WASHINGTON — The U.S. Air Force Special Operations Command operates a wide range of aircraft with a wide range of capabilities. But what might surprise many is that not a single one of these planes are fighter jets.

Here is a glimpse at the aircraft of Air Force special ops as shown in a recent article by Popular Mechanics.

'Spooky': The AC-130U gunship

"All the time there's jets, the sound of jets flying around, and the Taliban, they don't care about it," Norwegian journalist Peter Refsdal told Anderson Cooper in a 2010 interview for CNN. "But there's one plane that scares them. ... It was the sound of this transport plane that scared them. And this is a plane equipped with a lot of heavy machine guns, even a cannon."

Refsdal is talking about the Air Force's AC-130U, a heavily armed variant of the C-130, developed by Boeing and Lockheed Martin and appropriately nicknamed "Spooky." In addition to a 40mm cannon and a 25mm Gatling gun, the Spooky also features a 105mm M102 howitzer, the largest gun ever operated on a U.S. Air Force plane.

The Spooky can provide close-air support for ground operations, in addition to supporting convoys as an escort plane.

'Handy Hercules': The Lockheed Martin C-130

The prime function of the C-130 Hercules is tactical portion of the airlift mission, according to the Air Force. This versatile aircraft is capable of many things, including landing on rough, unprepared runways and as the primary transport for airdropping troops and equipment into hostile territory.

The Hercules is based on a 60-year-old design, but has some of the most state-of-the-art technology at the Air Force’s disposal.

"Bad weather at night is our bread and butter," says Air Force Maj. Jason Williams, an MC-130 pilot. "It's more fun flying at night. You have the whole sky to yourself."

In addition to the Air Force, variants of the C-130 are used by all branches of the armed services. Uses of the plane include Antarctic ice resupply, aeromedical missions, weather reconnaissance, aerial spray missions and natural disaster relief. Several states operate a firefighting variant within their National Guard as well.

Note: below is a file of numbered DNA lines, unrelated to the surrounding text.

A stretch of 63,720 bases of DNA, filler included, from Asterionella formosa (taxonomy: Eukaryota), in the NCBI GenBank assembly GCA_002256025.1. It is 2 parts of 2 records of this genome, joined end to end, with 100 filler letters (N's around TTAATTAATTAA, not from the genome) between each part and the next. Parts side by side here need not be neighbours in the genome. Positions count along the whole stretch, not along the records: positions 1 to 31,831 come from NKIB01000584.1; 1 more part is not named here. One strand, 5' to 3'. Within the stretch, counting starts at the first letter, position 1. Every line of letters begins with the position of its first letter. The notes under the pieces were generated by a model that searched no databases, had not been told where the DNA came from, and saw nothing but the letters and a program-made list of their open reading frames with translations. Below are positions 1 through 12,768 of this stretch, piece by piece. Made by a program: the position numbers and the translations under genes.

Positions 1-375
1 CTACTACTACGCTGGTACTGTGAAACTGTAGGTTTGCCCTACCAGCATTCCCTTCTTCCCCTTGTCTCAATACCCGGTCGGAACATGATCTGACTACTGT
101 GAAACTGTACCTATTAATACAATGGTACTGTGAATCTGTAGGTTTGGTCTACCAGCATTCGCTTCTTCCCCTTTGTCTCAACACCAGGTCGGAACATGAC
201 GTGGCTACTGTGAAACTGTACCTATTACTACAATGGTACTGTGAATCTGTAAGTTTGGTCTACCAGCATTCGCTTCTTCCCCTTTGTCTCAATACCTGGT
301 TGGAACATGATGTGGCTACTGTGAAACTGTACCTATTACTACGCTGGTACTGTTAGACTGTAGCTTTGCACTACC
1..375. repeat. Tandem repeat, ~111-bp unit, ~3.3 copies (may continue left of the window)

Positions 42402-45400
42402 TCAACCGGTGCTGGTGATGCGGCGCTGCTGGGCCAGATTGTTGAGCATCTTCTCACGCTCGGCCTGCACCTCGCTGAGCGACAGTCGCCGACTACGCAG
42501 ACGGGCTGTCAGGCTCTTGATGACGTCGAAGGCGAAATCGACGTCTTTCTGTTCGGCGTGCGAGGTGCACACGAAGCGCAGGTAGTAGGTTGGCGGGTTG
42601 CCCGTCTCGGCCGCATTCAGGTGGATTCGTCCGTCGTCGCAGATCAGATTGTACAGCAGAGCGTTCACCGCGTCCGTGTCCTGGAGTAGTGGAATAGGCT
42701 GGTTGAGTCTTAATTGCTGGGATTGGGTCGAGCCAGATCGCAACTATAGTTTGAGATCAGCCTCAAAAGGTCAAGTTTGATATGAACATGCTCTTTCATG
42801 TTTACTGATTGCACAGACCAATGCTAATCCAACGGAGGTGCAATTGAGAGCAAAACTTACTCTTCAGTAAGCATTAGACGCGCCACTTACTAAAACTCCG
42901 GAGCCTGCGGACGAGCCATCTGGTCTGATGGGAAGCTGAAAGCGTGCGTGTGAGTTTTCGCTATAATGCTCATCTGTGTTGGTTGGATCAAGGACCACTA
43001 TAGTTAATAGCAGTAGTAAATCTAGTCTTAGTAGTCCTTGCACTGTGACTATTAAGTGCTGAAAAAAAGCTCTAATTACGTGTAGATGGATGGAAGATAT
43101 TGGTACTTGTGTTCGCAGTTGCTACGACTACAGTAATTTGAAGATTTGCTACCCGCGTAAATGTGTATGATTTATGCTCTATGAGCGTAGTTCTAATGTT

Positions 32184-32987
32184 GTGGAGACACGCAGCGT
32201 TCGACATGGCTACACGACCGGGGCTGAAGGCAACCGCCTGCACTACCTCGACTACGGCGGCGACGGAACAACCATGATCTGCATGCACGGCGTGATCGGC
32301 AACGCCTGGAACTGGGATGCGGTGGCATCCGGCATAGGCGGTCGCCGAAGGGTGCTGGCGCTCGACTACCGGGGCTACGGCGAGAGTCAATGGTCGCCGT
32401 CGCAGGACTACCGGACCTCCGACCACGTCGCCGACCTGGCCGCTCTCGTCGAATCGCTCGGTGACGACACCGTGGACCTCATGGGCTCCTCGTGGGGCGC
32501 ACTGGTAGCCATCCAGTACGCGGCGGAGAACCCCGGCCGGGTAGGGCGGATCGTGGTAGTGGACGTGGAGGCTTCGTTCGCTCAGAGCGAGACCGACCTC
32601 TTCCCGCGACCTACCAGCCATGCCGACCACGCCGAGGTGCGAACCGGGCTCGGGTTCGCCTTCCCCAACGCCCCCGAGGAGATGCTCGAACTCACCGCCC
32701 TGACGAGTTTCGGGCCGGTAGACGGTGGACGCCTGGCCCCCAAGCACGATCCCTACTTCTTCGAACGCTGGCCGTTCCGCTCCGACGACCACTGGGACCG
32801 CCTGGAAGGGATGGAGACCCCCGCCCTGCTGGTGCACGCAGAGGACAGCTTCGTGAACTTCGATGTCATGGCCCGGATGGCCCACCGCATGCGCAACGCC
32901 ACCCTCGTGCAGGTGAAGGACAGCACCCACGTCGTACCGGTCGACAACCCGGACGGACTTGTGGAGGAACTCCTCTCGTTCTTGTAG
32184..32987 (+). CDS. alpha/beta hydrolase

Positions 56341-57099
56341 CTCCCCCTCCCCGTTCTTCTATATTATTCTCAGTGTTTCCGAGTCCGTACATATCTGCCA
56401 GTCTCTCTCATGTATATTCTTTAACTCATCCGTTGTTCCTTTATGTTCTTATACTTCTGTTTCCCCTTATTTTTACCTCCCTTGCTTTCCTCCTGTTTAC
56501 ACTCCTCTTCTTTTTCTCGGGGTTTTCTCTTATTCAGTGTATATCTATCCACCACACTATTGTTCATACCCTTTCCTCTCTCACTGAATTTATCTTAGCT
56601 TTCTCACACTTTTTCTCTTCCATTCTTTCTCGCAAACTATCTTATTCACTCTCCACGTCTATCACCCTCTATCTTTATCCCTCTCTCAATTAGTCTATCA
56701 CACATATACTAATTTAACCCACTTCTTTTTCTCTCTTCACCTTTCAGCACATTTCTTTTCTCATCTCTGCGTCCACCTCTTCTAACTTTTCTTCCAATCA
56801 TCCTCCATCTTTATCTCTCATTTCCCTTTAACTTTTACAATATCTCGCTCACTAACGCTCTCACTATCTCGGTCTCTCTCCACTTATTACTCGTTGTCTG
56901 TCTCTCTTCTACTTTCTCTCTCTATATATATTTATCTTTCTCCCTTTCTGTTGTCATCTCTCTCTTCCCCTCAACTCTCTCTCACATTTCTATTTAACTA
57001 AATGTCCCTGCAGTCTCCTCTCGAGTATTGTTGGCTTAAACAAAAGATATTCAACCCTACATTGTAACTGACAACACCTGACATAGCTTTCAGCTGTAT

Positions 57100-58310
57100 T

Vertical takeoff and landing: The CV-22 Osprey

Originally used by the U.S. Marine Corps, the CV-22 Osprey tiltrotor aircraft has been in use with Air Force Special Operations Command since 2006, according to the Air Force.

But unlike the amphibious assault ship-based Marine version, the Air Force’s Osprey has 588 additional gallons of fuel in wing tanks and is capable of flying long-range missions with its terrain-following radar. Built by Boeing and Bell Helicopter, the Osprey also has an infrared countermeasure system that protects the craft from heat-seeking missiles.

With its vertical takeoff and landing capabilities, as well as its ability to hover, the Osprey is able to conduct infiltration, exfiltration and resupply missions for special operations forces. It can also carry up to 32 troops or 10,000 pounds of cargo.

The Marine Corps has also developed a version of its Osprey, the MV-22, as part of its Marine Helicopter Squadron One executive transport fleet that transports the president. But the Osprey will not carry the call sign "Marine One" anytime soon. As Gizmodo reports, safety concerns with the aircraft prevent the president from hopping aboard. In the meantime, the MV-22s in the executive transport fleet can carry Secret Service, reporters and other White House staff members.

The other aircraft of Air Force Special Ops

Air Force Special Operations pilots fly a range of other aircraft for a range of special missions. The C-146A Wolfhound, modified from the Dornier 328, looks like a civilian plane. Similar to how special operators are not required to shave or wear military uniforms for some missions, the C-146A can be used when special operators don’t want their presence known.

The U-28A and the MC-12W Liberty are used for intelligence, surveillance and reconnaissance for special ops, as well as the unmanned MQ-9 Reaper. The Reaper, however, can be armed with Hellfire missiles and laser-guided bombs.

Finally, the C-145A is used by the Air Force to train foreign aviation forces in order to support air power employment, sustainment and force integration. The C-145A is also used as a light mobility plane for special operators.